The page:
Macrophage specific drug delivery in experimental leishmaniasis

Basu, Mukul K. ; Lala, Sanchaita (2004) Macrophage specific drug delivery in experimental leishmaniasis Current Molecular Medicine, 4 (6). pp. 681-689. ISSN 1566-5240

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Macrophage-specific delivery systems are the subject of much interest nowadays, because of the fact that macrophages act as host cells for many parasites and bacteria, which give rise to outbreak of so many deadly diseases(eg. leishmaniasis, tuberculosis etc.) in humans. To combat these deadly diseases initially macrophage specific liposomal delivery system were thought of and tested in vivo against experimental leishmaniasis in hamsters using a series of indigenous or synthetic antileishmanial compounds and the results were critically discussed. In vitro testing was also done against macrophages infected with Leishmania donovani, the causative agent for visceral leishmaniasis. The common problem of liposome therapy being their larger size, stability and storage, non-ionic surfactant vesicles, niosomes were prepared, for their different drug distribution and release characteristics compared to liposomes. When tested in vivo, the retention capacity of niosomes was found to be higher than that of liposomes due to the absence of lipid molecules and their smaller size. Thus the therapeutic efficacy of certain antileishmanial compounds was found to be better than that in the liposomal form. The niosomes, being cheaper, less toxic, biodegradable and non-immunogenic, were considered for sometime as suitable alternatives to liposomes as drug carriers. Besides the advent of other classical drugs carriers(e.g. neoglycoproteins), the biggest challenge came from polymeric delivery vehicles, specially the polymeric nanoparticles which were made of cost effective biodegradable polymers and different natural polymers. Because of very small size and highly stable nature, use of nanoparticles as effective drug carriers has been explored in experimental leishmaniasis using a series of antileishmanial compounds, both of indigenous and synthetic origin. The feasibility of application in vivo, when tested for biological as well as for other physicochemical parameters, the polymeric nanoparticles have turned out to be the best and thus may be projected for effective use in the clinics.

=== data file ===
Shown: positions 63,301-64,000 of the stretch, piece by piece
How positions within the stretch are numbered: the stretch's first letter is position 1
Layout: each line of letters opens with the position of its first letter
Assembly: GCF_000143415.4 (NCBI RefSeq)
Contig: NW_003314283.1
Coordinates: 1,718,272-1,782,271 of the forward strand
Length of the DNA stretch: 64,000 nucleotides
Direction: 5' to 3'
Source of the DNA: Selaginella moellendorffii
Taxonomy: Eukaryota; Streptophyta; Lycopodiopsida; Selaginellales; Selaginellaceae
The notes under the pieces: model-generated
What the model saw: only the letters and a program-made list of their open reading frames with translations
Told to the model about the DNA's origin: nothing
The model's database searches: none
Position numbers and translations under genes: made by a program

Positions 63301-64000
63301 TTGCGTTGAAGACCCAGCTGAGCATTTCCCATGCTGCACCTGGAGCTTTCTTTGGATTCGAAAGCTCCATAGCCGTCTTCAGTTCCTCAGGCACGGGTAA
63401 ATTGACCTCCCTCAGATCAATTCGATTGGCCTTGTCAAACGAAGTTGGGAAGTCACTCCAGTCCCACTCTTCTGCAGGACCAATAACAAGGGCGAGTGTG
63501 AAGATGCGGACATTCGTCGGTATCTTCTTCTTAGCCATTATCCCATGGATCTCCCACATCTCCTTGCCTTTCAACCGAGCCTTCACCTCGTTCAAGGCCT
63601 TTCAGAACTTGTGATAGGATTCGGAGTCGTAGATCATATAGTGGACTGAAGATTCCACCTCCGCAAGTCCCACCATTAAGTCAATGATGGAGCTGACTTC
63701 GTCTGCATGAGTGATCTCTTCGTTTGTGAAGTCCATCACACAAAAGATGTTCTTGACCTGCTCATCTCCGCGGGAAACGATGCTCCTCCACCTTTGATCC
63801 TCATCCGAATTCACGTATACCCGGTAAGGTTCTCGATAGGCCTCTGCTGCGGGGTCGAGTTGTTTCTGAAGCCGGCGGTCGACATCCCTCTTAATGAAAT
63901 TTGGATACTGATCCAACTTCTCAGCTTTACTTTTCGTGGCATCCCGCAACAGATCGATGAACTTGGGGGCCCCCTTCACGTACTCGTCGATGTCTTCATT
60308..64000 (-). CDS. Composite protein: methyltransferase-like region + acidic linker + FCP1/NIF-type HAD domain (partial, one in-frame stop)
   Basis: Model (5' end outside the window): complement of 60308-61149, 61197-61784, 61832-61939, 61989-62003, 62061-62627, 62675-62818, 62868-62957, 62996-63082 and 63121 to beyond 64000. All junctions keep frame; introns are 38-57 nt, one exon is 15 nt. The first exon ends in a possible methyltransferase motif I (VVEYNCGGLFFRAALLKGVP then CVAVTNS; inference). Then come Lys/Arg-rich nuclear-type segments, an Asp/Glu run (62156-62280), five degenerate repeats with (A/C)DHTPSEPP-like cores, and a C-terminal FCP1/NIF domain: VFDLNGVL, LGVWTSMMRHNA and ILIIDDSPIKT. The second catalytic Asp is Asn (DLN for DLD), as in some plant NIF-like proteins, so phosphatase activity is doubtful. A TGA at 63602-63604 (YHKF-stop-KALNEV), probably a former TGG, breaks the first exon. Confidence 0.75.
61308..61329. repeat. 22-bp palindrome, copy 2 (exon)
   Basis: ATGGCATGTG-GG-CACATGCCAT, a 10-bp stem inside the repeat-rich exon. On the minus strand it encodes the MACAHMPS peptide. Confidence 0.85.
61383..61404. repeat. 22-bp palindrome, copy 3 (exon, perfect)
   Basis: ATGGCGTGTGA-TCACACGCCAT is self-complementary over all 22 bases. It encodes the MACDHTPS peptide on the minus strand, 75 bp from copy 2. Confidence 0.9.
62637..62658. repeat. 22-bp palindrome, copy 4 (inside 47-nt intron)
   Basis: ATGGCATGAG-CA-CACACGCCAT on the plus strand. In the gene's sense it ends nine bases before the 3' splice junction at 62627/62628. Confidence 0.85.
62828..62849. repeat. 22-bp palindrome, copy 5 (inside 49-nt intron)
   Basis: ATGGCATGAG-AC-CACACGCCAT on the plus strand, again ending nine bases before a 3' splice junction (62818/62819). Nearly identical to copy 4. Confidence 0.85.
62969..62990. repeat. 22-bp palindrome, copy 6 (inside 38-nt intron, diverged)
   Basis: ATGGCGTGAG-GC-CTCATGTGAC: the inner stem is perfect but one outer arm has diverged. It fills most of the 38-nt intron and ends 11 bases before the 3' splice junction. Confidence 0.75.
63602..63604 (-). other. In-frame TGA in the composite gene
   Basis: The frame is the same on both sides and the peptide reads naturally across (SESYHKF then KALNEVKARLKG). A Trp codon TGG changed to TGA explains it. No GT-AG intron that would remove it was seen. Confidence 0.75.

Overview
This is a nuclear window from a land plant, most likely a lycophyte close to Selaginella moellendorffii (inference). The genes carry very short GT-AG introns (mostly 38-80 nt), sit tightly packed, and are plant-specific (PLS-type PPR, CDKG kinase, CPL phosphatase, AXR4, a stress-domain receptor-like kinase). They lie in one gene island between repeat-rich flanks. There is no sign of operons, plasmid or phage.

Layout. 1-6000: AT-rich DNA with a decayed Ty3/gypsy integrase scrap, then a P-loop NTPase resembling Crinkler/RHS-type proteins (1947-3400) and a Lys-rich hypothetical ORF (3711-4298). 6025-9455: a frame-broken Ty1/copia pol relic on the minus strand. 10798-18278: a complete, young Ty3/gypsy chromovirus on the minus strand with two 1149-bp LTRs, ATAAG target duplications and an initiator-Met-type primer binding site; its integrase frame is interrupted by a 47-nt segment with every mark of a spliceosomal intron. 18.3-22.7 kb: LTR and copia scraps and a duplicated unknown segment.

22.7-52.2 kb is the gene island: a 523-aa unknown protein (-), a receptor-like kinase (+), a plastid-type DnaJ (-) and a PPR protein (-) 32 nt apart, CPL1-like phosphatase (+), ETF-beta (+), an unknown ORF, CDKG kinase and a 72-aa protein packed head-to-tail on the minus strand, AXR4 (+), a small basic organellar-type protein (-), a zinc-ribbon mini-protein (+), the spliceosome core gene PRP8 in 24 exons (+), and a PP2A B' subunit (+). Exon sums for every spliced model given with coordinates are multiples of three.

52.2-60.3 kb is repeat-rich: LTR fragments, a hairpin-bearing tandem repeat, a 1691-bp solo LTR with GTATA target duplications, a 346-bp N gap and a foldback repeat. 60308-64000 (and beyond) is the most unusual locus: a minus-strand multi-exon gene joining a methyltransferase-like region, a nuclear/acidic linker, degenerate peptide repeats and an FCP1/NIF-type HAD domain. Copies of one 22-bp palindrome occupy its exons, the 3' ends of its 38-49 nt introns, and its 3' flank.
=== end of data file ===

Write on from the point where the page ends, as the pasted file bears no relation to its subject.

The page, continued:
Item Type:Article
Source:Copyright of this article belongs to Bentham Science Publishers Ltd.
Keywords:Leishmaniasis; Antileishmanial; Polymers; Neoglycoproteins
ID Code:1643
Deposited On:05 Oct 2010 12:09
Last Modified:14 May 2011 09:42

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